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South African vineyards test putting an end to irrigation

By Vitisphere November 09, 2022
South African vineyards test putting an end to irrigation
A whole series of analyses on meteorology, the water balance in the soil, the reaction of the plant, the architecture of the roots, microbial life in the soil and the vine stock, etc. is being launched this year through to 2027. - crédit photo : Patrick Touchais

n France, after a particularly hot year, discussions on whether to irrigate vines are ongoing across the country, but in South Africa, the opposite thought process is emerging. In a country where irrigation is commonplace, research on whether to end the technique has been underway for two years. It was presented by lead local university researcher Melané Vivier at the international Chenin blanc congress from 1 to 3 November in Stellenbosch.

I don't need to remind you that the climate is changing and we will have less water”, she stressed in her introduction. At the University of Stellenbosch’s Welgevallen experimental vineyard, various grape varieties – including Chenin – were planted in 2020 with a mix of rootstocks and clones. In total, more than 180 methods (i.e. more than 10,000 vines) were introduced. Some vines are irrigated, with different annual volumes, whilst others are not irrigated at all.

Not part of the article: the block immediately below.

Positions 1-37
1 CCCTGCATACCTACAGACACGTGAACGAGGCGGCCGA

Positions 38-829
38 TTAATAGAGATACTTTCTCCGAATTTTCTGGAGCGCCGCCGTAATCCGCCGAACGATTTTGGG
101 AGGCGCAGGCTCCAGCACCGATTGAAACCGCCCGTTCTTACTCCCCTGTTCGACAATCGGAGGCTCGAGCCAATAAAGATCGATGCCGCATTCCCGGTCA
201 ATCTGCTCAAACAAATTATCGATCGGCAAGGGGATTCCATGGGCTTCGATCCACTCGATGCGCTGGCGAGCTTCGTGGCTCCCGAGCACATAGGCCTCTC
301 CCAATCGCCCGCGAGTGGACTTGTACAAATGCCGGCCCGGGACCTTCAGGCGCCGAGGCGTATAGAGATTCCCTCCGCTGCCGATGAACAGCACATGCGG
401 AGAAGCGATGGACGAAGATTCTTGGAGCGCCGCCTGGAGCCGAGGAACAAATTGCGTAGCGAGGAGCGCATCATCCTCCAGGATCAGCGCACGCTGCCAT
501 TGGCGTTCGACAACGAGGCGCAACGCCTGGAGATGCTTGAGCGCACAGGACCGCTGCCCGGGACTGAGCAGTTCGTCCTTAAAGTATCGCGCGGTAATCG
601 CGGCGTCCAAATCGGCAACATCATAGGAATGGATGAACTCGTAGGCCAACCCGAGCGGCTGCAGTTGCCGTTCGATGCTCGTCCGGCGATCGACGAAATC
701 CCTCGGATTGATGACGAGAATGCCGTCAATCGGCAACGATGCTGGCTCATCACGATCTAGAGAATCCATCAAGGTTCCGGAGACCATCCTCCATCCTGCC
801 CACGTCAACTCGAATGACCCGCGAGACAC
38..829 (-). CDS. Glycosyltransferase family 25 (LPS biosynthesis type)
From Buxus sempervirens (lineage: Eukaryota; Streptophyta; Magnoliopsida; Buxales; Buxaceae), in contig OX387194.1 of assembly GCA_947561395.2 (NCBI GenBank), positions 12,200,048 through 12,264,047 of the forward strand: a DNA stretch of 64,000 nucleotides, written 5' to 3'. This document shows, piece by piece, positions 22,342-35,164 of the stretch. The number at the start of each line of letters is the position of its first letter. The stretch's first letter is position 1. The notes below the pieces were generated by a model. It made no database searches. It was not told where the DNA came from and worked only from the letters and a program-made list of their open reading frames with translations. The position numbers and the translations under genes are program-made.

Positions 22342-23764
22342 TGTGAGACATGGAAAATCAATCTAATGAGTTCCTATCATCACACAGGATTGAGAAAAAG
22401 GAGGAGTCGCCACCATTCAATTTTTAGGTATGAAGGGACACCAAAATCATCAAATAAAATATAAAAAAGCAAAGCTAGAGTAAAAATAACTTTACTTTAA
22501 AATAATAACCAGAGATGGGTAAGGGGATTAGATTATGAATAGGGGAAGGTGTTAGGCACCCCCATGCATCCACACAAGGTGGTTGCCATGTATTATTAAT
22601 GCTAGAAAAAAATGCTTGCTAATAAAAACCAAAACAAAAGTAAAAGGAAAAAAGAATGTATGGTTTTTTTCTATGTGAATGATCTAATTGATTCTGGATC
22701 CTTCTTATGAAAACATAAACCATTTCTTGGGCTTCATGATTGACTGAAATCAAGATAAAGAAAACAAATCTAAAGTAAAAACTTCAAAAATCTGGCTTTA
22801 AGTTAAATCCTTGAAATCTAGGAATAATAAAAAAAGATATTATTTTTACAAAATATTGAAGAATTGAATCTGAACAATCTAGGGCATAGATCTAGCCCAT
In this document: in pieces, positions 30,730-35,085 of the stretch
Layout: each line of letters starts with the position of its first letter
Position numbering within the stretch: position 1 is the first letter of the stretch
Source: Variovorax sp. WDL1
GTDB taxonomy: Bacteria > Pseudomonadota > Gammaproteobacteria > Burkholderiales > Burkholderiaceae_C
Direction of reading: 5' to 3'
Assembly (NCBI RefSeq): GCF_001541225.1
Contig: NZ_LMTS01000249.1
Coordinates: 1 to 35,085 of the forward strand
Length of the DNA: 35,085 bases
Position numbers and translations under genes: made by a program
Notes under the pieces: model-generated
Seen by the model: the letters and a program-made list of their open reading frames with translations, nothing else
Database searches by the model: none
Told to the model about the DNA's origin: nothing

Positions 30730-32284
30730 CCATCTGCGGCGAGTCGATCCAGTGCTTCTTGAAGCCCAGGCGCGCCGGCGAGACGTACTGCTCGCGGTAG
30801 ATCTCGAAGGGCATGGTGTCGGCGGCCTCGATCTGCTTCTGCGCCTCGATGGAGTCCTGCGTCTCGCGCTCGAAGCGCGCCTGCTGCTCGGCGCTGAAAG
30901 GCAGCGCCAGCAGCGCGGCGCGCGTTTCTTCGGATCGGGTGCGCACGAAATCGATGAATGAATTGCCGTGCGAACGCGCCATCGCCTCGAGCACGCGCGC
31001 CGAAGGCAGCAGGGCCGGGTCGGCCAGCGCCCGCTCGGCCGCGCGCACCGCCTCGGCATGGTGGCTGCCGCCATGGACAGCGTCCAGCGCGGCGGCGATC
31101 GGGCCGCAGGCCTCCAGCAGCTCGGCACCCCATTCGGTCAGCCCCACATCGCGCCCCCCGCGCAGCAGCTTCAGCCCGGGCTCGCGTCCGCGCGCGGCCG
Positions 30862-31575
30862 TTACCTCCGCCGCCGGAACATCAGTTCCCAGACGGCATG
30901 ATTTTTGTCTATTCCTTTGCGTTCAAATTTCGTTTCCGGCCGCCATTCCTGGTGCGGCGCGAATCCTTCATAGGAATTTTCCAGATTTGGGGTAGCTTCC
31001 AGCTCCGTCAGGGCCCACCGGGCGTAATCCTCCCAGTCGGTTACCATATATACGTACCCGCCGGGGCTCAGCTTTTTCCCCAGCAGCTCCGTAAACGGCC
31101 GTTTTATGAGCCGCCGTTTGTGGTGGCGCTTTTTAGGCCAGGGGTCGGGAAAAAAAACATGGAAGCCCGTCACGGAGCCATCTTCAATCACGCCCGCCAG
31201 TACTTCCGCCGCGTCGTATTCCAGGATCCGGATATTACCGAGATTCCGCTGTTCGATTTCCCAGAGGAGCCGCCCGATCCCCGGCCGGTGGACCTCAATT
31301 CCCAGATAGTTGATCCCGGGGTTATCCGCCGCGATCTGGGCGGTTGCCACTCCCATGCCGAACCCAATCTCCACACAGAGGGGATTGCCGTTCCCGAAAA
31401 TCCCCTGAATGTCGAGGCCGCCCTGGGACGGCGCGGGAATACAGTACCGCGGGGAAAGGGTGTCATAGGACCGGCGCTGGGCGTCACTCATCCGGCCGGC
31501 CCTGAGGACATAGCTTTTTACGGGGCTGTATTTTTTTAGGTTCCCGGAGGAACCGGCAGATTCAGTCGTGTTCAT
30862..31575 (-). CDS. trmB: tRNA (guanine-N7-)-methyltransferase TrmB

According to the very first data, Melané Vivier specified that “in the irrigated areas, the growth was greater, but even from a visual perspective, you can see that Chenin in particular has a good ability to cope, the vines are developing well”. The research will therefore continue over time, to see how the vines react over several years, but also to study “the memory of water stress in the plant”.


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